Spyder 3 Elite - periodic ambient light check - what does it do?

Started Jun 5, 2011 | Discussions thread
Xipper
Regular MemberPosts: 407
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Re: Spyder 3 Elite - periodic ambient light check - what does it do?
In reply to Dubcat, Jun 6, 2011

The fact that there is no printed manual with a product in 2011 doesn't mean there isn't a manual to be read.

When I am in Spyder 3 Elite there is a "Help" option on the top of my screen. Opening that I quickly find the following topics around ambient light checking:

Measure Ambient Light

Usual Setting

There is no user input at this screen.

The Purpose of This Step

This advises the user that the application will now measure the ambient room lighting.

The Long Answer

The ambient light level will be used to set the display's brightness target value. This value will also determine that room light level is expected by Spyder3 Utility, as it monitors your room lighting over time.

Ambient Light Analysis

Usual Setting

Click on "Accept Suggested Settings" and continue with your calibration.

The Purpose of This Step

This step presents an analysis of your surrounding lighting conditions based on the measurement taken of those conditions. These settings are recommended for best calibration under your current conditions. You may choose to adjust your ambient light levels and remeasure, to obtain more desirable results.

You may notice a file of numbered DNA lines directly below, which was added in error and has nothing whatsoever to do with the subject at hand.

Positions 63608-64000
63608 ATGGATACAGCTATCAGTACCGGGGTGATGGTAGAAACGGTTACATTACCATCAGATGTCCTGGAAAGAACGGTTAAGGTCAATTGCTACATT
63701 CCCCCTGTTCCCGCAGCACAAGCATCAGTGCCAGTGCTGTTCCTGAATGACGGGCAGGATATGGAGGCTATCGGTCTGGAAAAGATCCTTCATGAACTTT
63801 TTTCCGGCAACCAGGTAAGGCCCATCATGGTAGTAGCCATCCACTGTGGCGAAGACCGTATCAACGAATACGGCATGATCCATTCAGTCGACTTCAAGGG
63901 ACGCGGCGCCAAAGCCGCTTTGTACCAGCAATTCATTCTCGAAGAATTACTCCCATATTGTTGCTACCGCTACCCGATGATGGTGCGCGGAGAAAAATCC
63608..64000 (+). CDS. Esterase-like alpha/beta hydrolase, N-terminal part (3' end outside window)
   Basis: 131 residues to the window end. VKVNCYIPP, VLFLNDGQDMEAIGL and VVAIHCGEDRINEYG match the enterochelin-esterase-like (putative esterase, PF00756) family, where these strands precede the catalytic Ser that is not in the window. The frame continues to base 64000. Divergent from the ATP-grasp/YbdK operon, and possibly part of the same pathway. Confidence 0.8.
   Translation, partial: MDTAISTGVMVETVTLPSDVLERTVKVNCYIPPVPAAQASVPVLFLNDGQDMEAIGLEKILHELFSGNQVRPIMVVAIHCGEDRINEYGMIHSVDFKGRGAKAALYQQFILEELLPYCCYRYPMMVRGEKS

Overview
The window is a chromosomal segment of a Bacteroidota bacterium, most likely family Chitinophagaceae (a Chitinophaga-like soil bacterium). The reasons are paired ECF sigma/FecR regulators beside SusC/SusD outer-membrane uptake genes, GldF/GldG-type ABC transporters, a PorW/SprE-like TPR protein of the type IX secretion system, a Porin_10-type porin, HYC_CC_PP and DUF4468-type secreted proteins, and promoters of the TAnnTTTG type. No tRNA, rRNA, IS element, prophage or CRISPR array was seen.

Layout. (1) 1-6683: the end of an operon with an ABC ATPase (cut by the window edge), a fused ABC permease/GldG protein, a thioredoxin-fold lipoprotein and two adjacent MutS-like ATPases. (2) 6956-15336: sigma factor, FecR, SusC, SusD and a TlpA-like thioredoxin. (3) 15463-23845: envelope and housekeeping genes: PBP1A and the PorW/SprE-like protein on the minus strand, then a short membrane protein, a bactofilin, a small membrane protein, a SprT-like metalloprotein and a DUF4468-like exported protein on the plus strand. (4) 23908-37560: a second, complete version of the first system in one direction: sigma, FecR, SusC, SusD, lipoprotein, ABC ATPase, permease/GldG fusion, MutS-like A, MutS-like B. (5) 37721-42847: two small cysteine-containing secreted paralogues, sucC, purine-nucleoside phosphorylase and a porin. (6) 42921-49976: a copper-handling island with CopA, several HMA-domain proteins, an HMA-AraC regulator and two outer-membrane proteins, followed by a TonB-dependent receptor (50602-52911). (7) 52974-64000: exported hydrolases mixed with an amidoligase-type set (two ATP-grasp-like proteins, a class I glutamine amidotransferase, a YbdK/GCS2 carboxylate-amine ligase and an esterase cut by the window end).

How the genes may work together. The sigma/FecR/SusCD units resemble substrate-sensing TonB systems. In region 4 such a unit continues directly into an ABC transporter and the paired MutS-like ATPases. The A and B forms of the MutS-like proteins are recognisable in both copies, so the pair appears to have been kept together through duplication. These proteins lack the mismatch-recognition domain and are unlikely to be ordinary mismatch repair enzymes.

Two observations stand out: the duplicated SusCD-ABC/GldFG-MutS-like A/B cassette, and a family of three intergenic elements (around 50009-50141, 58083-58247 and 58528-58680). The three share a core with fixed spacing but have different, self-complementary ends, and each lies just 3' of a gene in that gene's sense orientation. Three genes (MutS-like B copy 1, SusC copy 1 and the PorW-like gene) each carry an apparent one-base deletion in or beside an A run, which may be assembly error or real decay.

The Long Answer

This analysis identifies the ambient light condition as one of five levels:

Very Low

Moderately Low

Medium

High

Very High

For each level, the analysis provides:

A description
Suggested steps to take
Suggested calibration target values

The recommended responses to respective ambient light levels 1 through 5 are as follows:

Very Low: appropriate for prepress image editing. Calibrate the display to a White Luminance level of 85-100 cd/m^2* and a White Point of 5000K (warm white) to compensate for the eye's cooler response at low light levels. LCD monitors (including laptops) can be used in this situation as well as CRT displays.

Moderately Low: dim, but appropriate for photo image editing. Calibrate the display to a White Luminance level of 125-150 cd/m^2 and a White Point of 5800K (slightly warm white) to compensate for the eye's slightly cooler response at moderately low light levels. LCD monitors (including laptops) can be used in this situation as well as very bright CRT displays.

Medium: appropriate for typical photo editing. Calibrate the display to a White Luminance level of 175-200 cd/m^2 and a White Point of 6500K (medium white) to compensate for the eye's moderate color response at medium light levels. Only LCD monitors (including laptops) can be used in this situation.

High: uncontrolled, not recommended for color critical work. Lower the ambient light if possible, otherwise use a monitor hood and calibrate the display to the maximum White Luminance it can produce and a White Point of 6500K or higher.

Very High: uncontrolled, not recommended for any color managed work. If you must work in these conditions use a monitor hood, umbrella or photographer's cloak and calibrate the display to the maximum White Luminance it can produce and a White Point of 6500K or higher.